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  November 21, 25, 26, 2008 17.30 p.m.

Frienship and Sexuality in Premodern European Ethics and Politics (three lectures)

CEU, Faculty Tower, Auditorium


Eva Österberg

Lund University, Sweden

Friday, November 21, 2008 17:30p.m.
Challenging the private and public Dichotomy: Friendship in Medieval Early Modern Society

Tuesday, November 25, 2008 17:30p.m.
Me and My Friends: Individualism, Friendship and Autobiographies from Saint Augustine to Rousseau

Wednesday, November 26, 2008 17:30p.m.
God, Sin and Sexuality: The Politics of Hetaronormativity in Reformation Scandinavia

Eva Österberg argues that the ancient philosophy of friendship meant a challenge to the modern way of dichotomizing private and public, friendship and love, individualism and collective social life. In the Middle Ages and the early modern period as well, these dichotomies were often blurred. They must be interpreted in their own right—just as Natalie Davis, for instance, has interpreted friendly networks in 16th century France or Aron Gurevich has discussed the rise of the individual in medieval culture. Drawing on the renewed interdisciplinary interest among scholars for Aristotle's ideas of friendship, Eva Österberg, in her first lecture, discusses how the ancient philosophy of ideal friendship was received and changed in Christian thought, in medieval churches and monasteries. In the second lecture, the focus is on a few classical autobiographical texts written by highly influential men: Saint Augustine (354-430), Petrarca (1307-1374), Giambattista Vico (1668-1744) and Jean Jacques Rousseau (1712-1778) and shows how the narratives about friends and friendship differ not only according to the individual authors and their intentions by writing. In her third lecture, she turns her attention to another area of the ethics and politics of personal relations: The way in which right and wrong sexuality was defined and controlled in early modern legal politics.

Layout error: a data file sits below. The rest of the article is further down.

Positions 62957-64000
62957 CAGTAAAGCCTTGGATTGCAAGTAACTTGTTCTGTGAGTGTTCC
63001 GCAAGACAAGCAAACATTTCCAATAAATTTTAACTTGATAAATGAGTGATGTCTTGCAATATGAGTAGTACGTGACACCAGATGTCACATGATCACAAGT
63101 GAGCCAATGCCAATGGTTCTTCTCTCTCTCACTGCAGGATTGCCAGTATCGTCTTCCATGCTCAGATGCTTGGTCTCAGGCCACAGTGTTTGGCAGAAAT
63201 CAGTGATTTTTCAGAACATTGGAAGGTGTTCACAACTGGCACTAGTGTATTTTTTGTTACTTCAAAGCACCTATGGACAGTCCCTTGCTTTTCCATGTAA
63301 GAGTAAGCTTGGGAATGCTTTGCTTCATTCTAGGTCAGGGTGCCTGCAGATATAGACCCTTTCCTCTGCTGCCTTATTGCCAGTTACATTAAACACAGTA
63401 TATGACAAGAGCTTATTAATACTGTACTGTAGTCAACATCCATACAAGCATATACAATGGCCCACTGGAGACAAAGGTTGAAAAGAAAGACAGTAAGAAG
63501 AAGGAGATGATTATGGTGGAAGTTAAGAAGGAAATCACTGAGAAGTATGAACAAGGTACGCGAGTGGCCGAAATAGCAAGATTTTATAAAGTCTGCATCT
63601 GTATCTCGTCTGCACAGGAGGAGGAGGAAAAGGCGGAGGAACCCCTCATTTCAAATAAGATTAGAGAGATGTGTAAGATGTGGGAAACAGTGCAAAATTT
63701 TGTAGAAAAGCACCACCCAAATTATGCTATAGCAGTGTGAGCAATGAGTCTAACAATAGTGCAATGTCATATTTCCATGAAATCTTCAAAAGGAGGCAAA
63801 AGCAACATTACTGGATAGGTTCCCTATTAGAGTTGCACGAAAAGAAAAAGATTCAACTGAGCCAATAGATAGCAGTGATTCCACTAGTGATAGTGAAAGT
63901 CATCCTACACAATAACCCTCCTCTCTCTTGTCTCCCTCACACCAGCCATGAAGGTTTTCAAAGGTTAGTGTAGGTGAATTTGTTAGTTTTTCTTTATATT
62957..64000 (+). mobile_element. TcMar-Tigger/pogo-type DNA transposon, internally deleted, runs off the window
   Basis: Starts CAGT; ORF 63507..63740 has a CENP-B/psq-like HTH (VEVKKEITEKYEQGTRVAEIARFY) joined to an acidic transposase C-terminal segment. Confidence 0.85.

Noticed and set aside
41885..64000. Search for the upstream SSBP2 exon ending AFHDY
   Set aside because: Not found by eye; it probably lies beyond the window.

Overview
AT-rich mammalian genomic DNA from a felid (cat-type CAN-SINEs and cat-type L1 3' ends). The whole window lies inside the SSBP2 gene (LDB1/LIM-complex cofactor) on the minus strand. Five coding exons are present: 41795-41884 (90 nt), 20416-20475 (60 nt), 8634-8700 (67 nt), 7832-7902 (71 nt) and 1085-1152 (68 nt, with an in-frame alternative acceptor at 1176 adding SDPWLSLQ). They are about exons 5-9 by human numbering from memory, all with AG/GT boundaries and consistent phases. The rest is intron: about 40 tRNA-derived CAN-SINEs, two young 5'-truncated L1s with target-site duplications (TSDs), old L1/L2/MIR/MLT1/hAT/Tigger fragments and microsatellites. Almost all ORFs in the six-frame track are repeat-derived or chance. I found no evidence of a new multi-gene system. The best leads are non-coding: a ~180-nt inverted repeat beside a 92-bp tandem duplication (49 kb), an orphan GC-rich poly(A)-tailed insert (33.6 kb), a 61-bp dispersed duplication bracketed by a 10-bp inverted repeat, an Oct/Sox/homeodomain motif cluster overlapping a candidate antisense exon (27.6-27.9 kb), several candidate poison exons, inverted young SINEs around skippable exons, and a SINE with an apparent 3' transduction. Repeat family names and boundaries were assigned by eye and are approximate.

Eva Österberg has written extensively about Scandinavian—and sometimes more general European—medieval and early modern social and cultural history, as well as about gender relations, historiography, theory of history and the history of mentalities (Eva Österberg, "Mentalities and Other Realities," 1991). Many of her works have analyzed legal and political culture in early modern agrarian society (for example Eva Österberg – Solvi Sogner, "People Meet the Law," 2000), and criminality, victims of crime and women's lives in a long-term perspective stretching from the Middle Ages until modern times. In her recent work, she has focussed on violence as a cultural and political phenomenon, on the one hand (for example, Eva Österberg-Marie Lindstedt Cronberg, eds., "Kvinnor och vald: En mangtydig kulturhistoria," 2005) and friendship as an ethical, existential and political phenomenon, on the other hand (Eva Österberg, "Vanskap – en lang historia," 2007)

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